Narrative Research as Being
Troubling Method seeks to extract narrative inquiry from method. The shift to a post-humanist, post-qualitative moment is not just another stage in modernism that seeks to "improve" knowledge production, but is a shift to understanding research as an ontology, a way of being in the world, rather than a mode of production. Fundamental assumptions of research: method, data, analysis, and findings are deconstructed and reconfigured as a mode of relational intra-action.
Troubling Method is constructed as a dialogue between the three authors, focusing on their work as qualitative, narrative researchers. The authors revisit six previously published works in which they grapple with the contradictions and ironies of engaging in pragmatist, critical, and feminist qualitative research. After a lengthy introduction which problematizes "method," the book is divided into three sections, each with two chapters that are bracketed by an introduction to the issues discussed in the chapters and then a "dialogue interlude" in which the authors deliberate what makes possible the questions they are raising about method and narrative research. The three sections attend to the central premises of "narrative research as being": 1) relationships, 2) listening, and 3) unknowing.
Troubling Method is ideal for introductory or advanced courses in qualitative research, narrative inquiry, educational research, and those aimed at employing critical theories in qualitative and narrative inquiry.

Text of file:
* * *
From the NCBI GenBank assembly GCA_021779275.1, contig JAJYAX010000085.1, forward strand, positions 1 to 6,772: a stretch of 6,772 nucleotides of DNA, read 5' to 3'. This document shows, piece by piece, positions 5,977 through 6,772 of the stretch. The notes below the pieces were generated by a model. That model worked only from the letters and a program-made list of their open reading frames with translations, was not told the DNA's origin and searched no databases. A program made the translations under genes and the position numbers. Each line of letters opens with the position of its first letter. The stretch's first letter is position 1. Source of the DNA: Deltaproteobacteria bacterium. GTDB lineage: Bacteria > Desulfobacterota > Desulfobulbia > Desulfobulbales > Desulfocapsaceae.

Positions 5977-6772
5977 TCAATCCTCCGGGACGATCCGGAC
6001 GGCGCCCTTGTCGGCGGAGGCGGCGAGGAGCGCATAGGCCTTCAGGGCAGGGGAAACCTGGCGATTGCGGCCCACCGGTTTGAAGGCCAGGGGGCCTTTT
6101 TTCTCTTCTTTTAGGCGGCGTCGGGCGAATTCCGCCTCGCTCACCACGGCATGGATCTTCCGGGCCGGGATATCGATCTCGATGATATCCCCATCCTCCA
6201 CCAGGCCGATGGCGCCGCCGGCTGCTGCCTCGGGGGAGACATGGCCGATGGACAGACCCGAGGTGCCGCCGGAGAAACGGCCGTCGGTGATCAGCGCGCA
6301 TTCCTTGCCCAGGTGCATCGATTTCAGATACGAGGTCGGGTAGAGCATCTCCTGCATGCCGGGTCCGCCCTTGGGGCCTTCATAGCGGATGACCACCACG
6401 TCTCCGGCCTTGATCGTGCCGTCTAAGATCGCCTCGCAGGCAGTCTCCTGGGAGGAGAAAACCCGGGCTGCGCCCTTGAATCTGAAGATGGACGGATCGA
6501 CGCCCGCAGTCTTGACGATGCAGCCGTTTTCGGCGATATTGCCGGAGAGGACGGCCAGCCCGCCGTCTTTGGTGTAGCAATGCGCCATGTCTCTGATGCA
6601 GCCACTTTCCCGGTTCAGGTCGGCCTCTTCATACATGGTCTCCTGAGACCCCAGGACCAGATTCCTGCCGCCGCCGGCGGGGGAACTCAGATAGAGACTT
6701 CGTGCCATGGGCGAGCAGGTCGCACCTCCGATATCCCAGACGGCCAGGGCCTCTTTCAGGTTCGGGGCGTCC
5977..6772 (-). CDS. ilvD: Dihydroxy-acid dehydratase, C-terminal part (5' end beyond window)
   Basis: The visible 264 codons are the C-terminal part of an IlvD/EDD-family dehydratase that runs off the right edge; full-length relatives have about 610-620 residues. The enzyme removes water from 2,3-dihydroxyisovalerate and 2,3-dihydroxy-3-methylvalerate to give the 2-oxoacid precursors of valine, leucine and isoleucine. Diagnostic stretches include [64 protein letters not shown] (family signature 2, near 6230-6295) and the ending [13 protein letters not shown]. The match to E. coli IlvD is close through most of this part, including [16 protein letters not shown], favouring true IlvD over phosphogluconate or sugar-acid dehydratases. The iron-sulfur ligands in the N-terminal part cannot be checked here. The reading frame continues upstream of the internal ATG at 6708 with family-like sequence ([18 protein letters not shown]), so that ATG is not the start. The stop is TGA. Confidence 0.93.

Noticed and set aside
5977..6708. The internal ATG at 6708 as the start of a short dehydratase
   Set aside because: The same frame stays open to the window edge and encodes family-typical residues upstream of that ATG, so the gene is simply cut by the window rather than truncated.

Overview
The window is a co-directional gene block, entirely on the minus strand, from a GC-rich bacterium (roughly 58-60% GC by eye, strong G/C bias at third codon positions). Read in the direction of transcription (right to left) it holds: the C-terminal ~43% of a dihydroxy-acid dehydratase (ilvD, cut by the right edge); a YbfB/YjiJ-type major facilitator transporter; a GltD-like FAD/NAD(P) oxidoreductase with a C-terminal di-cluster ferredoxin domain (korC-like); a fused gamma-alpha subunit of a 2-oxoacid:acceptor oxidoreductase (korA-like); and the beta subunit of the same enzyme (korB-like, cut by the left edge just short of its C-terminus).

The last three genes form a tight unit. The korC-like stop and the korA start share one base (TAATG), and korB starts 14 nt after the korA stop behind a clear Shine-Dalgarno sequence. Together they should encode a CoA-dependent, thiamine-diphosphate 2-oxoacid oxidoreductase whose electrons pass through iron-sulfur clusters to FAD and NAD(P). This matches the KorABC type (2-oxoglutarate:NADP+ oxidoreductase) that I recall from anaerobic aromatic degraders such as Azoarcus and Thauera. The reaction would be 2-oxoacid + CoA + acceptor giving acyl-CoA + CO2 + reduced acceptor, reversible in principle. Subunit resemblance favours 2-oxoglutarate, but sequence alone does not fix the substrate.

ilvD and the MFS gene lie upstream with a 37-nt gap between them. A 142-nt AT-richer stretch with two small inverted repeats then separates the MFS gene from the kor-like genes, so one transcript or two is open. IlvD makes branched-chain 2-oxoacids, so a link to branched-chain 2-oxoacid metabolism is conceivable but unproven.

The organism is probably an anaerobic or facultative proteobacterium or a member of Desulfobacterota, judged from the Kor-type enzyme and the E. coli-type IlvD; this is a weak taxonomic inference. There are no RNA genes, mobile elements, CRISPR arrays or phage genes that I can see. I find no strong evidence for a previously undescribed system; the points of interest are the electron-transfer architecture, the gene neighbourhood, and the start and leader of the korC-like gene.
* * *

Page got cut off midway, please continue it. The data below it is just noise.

We would like to express our gratitude for permission to reprint the following chapters.
Hendry, P. M. (2007). The future of narrative. Qualitative Inquiry, 13(4), 487–498. Qualitative Inquiry by SAGE PUBLICATIONS, INC. Reproduced with permission of SAGE PUBLICATIONS, INC. in the format Book via Copyright Clearance Center.
Mitchell, R. (2009). ‘Soft ears’ and hard topics: race, disciplinarity, and voice in higher education. In A. Y. Jackson & L. A. Mazzei (Eds.), Voice in qualitative inquiry: Challenging conventional, interpretive, and critical conceptions in qualitative research (pp. 77–96). New York, NY: Routledge. Reprinted with permission of publisher. ← ix | x →
Reprinted by permission of the Publisher. From David J. Flinders and Geoffrey E. Mills, Theory and Concepts in Qualitative Research, New York: Teachers College Press. Copyright © 1993 by Teachers College, Columbia University. All Rights Reserved.
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